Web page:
The rapid onset of the COVID-19 pandemic, which is caused by the SARS-CoV-2 virus, has meant that many laboratories around the world have quickly redirected research efforts to focus on COVID-19. Correspondingly, there has been an urgent need to establish the right research tools that will improve our understanding of SARS-CoV-2, and allow researchers to focus on critical areas of COVID-19 research, such as studies on new variants of SARS-CoV-2, examinations of vaccine efficacy and evaluation of antiviral drugs.
While these tools can sometimes take years to develop, a new paper published in PLOS Biology by an international consortium, including researchers in Australia, Scotland and Estonia, addresses this need for COVID-19 research tools, and describes an openly available SARS-CoV-2 laboratory research toolkit. This coronavirus research toolkit is aimed at increasing the availability and accessibility of a variety of research materials, particularly for researchers who may be unaccustomed to coronavirus research.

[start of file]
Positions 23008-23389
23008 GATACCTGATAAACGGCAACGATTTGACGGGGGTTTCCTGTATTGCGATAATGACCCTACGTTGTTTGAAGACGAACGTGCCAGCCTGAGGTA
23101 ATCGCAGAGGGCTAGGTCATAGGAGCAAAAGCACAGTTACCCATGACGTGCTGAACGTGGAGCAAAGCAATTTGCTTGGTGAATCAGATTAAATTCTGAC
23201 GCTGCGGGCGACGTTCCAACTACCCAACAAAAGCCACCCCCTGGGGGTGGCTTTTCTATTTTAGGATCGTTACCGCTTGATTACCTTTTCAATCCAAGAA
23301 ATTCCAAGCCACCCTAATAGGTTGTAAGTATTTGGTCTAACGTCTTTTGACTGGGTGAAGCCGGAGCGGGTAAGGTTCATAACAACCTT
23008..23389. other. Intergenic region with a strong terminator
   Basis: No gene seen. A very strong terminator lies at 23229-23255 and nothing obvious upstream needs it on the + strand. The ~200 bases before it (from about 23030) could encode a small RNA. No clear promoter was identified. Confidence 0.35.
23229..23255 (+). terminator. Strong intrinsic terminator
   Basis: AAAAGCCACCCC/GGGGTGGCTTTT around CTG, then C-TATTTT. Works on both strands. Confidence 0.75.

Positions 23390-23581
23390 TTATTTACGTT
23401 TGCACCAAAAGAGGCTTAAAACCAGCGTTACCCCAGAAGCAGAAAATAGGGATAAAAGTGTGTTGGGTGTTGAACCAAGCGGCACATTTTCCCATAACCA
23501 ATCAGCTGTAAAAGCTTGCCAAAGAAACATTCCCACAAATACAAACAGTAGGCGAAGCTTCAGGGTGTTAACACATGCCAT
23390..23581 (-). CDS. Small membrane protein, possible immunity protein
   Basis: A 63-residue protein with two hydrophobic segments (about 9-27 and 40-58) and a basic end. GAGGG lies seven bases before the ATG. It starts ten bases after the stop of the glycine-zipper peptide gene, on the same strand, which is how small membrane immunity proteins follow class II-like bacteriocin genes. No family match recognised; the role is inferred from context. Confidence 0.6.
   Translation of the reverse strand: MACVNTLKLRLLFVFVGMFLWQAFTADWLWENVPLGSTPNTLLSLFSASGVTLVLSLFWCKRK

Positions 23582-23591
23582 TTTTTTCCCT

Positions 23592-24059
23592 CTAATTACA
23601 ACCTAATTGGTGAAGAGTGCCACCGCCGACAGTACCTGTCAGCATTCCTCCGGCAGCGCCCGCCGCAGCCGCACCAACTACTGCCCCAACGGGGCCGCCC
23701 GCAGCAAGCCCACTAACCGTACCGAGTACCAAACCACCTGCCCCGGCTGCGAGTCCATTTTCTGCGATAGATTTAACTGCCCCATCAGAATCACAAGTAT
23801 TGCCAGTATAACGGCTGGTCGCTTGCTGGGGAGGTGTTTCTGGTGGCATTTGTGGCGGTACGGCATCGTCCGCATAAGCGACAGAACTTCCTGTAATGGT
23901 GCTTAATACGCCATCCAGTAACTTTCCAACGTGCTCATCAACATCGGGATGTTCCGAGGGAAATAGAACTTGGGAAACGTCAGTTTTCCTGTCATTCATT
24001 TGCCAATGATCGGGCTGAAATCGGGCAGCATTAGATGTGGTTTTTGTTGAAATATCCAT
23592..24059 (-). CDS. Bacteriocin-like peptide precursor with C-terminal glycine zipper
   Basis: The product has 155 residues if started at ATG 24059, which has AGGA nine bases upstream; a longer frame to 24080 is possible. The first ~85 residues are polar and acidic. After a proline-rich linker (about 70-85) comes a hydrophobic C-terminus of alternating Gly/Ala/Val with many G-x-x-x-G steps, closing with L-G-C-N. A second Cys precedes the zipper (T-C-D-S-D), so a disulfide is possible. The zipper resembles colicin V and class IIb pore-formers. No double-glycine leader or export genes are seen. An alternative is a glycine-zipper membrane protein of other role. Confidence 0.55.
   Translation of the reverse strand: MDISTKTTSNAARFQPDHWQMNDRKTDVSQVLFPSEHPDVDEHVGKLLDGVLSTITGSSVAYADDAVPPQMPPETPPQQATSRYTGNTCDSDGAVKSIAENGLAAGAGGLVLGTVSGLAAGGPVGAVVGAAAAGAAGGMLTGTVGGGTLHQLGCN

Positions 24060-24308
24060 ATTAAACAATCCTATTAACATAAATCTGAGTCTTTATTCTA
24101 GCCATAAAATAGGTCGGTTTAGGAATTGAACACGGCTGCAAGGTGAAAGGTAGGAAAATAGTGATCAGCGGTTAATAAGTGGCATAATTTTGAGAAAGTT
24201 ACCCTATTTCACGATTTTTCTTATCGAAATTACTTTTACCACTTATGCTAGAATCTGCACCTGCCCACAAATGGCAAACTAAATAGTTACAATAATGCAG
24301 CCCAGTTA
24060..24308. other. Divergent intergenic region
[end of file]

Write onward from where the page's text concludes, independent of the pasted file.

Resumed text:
One important component of the toolkit is the “single plasmid reverse genetics” system, which allows researchers to make synthetic infectious coronaviruses using a specially constructed DNA plasmid that can be grown in bacteria and then used to make viruses in cultured mammalian cells. This genetic tool will allow researchers to easily manipulate the coronavirus genome, and in particular will permit the study of individual SARS-CoV-2 mutations, or combinations of mutations, such as those found in the new variants of concern.
Following the generation and validation of the toolkit materials, all cell lines and virus strains have been deposited at the UK National Institute for Biological Standards and Control and all antibodies, proteins, cDNAs, cell lines and reverse genetics constructs were made available online through a not-for-profit web interface (https://mrcppu-covid.bio/).
According to the authors, “By making this toolkit available to the global research community, these resources will fast-track investigation of many aspects of COVID- 19 research, including novel variants of concern, drug discovery and vaccine development.”
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